It is debated whether the representation of numbers is endowed with a directional-spatial component so that perceiving small-magnitude numbers triggers leftward shifts of attention and perceiving large-magnitude numbers rightward shifts. Contrary to initial findings, recent investigations have demonstrated that centrally presented small-magnitude and large-magnitude Arabic numbers do not cause leftward and rightward shifts of attention, respectively. Here we verified whether perceiving small or large non-symbolic numerosities (i.e., clouds of dots) drives attention to the left or the right side of space, respectively. In experiment 1, participants were presented with central small (1, 2) vs large-numerosity (8, 9) clouds of dots followed by an imperative target in the left or right side of space. In experiment 2, a central cloud of dots (i.e., five dots) was followed by the simultaneous presentation of two identical dot-clouds, one on the left and one on the right side of space. Lateral clouds were both lower (1, 2) or higher in numerosity (8, 9) than the central cloud. After a variable delay, one of the two lateral clouds turned red and participants had to signal the colour change through a unimanual response. We found that (a) in Experiment 1, the small vs large numerosity of the central cloud of dots did not speed up the detection of left vs right targets, respectively, (b) in Experiment 2, the detection of colour change was not faster in the left side of space when lateral clouds were smaller in numerosity than the central reference and in the right side when clouds were larger in numerosity. These findings show that perceiving non-symbolic numerosity does not cause automatic shifts of spatial attention and suggests no inherent association between the representation of numerosity and that of directional space.

Pellegrino, M., Pinto, M., Marson, F., Lasaponara, S., Doricchi, F. (2021). Perceiving numerosity does not cause automatic shifts of spatial attention. EXPERIMENTAL BRAIN RESEARCH, 239(10), 3023-3034 [10.1007/s00221-021-06185-7].

Perceiving numerosity does not cause automatic shifts of spatial attention

Marson F.;
2021

Abstract

It is debated whether the representation of numbers is endowed with a directional-spatial component so that perceiving small-magnitude numbers triggers leftward shifts of attention and perceiving large-magnitude numbers rightward shifts. Contrary to initial findings, recent investigations have demonstrated that centrally presented small-magnitude and large-magnitude Arabic numbers do not cause leftward and rightward shifts of attention, respectively. Here we verified whether perceiving small or large non-symbolic numerosities (i.e., clouds of dots) drives attention to the left or the right side of space, respectively. In experiment 1, participants were presented with central small (1, 2) vs large-numerosity (8, 9) clouds of dots followed by an imperative target in the left or right side of space. In experiment 2, a central cloud of dots (i.e., five dots) was followed by the simultaneous presentation of two identical dot-clouds, one on the left and one on the right side of space. Lateral clouds were both lower (1, 2) or higher in numerosity (8, 9) than the central cloud. After a variable delay, one of the two lateral clouds turned red and participants had to signal the colour change through a unimanual response. We found that (a) in Experiment 1, the small vs large numerosity of the central cloud of dots did not speed up the detection of left vs right targets, respectively, (b) in Experiment 2, the detection of colour change was not faster in the left side of space when lateral clouds were smaller in numerosity than the central reference and in the right side when clouds were larger in numerosity. These findings show that perceiving non-symbolic numerosity does not cause automatic shifts of spatial attention and suggests no inherent association between the representation of numerosity and that of directional space.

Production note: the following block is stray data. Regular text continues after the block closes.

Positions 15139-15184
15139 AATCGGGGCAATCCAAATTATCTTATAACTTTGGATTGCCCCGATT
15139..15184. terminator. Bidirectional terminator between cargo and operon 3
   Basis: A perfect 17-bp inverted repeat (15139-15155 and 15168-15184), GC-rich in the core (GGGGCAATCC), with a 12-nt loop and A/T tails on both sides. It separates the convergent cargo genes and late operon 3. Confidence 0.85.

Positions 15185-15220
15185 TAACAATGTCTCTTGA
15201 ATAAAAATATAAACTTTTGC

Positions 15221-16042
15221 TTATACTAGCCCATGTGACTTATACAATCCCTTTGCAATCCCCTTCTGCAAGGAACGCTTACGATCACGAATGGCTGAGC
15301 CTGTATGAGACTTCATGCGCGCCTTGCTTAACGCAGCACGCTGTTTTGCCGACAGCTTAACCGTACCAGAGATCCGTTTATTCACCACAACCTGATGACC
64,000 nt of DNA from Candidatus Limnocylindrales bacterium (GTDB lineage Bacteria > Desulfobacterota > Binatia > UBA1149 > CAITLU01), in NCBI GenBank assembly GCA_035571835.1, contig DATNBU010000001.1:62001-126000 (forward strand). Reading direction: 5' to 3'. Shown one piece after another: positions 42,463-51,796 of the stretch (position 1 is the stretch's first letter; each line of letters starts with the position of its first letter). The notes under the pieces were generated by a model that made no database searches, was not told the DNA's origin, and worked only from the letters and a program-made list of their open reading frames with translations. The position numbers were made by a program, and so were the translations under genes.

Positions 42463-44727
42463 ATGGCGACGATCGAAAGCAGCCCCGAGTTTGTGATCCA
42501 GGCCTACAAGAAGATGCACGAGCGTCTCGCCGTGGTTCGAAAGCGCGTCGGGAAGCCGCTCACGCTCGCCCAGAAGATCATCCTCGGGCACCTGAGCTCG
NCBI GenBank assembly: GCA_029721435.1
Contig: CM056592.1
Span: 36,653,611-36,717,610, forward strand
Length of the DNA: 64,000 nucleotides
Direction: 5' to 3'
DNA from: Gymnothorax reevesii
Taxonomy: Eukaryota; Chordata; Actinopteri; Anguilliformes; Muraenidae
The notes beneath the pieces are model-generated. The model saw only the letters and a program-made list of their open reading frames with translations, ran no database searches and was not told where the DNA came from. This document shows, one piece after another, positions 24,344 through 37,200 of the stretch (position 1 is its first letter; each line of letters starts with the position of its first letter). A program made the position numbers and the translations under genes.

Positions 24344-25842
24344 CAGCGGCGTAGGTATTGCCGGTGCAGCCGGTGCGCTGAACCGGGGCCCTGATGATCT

Articolo in rivista - Articolo scientifico
Attention; Number magnitude; Numerosity; Space-Number Association;
English
2021
239
10
3023
3034
none
Pellegrino, M., Pinto, M., Marson, F., Lasaponara, S., Doricchi, F. (2021). Perceiving numerosity does not cause automatic shifts of spatial attention. EXPERIMENTAL BRAIN RESEARCH, 239(10), 3023-3034 [10.1007/s00221-021-06185-7].
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Utilizza questo identificativo per citare o creare un link a questo documento: https://hdl.handle.net/10281/480521
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